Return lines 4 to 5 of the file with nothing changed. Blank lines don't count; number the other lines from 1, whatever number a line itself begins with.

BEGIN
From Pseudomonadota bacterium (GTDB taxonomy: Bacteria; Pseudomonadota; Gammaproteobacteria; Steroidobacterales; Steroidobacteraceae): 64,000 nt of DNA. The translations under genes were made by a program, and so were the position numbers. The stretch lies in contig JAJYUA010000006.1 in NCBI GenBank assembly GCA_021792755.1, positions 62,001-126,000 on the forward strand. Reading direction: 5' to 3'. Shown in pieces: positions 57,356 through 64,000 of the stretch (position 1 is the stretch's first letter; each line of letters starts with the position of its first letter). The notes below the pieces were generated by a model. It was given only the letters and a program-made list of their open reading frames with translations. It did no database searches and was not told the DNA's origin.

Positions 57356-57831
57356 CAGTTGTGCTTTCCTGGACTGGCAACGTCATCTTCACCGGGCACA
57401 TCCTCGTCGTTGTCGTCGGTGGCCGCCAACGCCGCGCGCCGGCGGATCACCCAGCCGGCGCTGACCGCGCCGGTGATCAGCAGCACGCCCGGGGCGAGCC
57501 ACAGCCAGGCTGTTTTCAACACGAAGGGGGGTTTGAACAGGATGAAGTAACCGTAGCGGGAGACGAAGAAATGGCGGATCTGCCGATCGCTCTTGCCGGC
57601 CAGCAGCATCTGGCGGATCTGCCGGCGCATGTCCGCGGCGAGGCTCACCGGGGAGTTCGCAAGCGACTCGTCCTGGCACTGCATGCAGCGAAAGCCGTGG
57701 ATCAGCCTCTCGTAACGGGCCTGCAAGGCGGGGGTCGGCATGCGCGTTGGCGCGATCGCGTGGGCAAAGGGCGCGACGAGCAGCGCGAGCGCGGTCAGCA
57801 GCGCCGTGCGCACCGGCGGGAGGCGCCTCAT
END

57401 TCCTCGTCGTTGTCGTCGGTGGCCGCCAACGCCGCGCGCCGGCGGATCACCCAGCCGGCGCTGACCGCGCCGGTGATCAGCAGCACGCCCGGGGCGAGCC
57501 ACAGCCAGGCTGTTTTCAACACGAAGGGGGGTTTGAACAGGATGAAGTAACCGTAGCGGGAGACGAAGAAATGGCGGATCTGCCGATCGCTCTTGCCGGC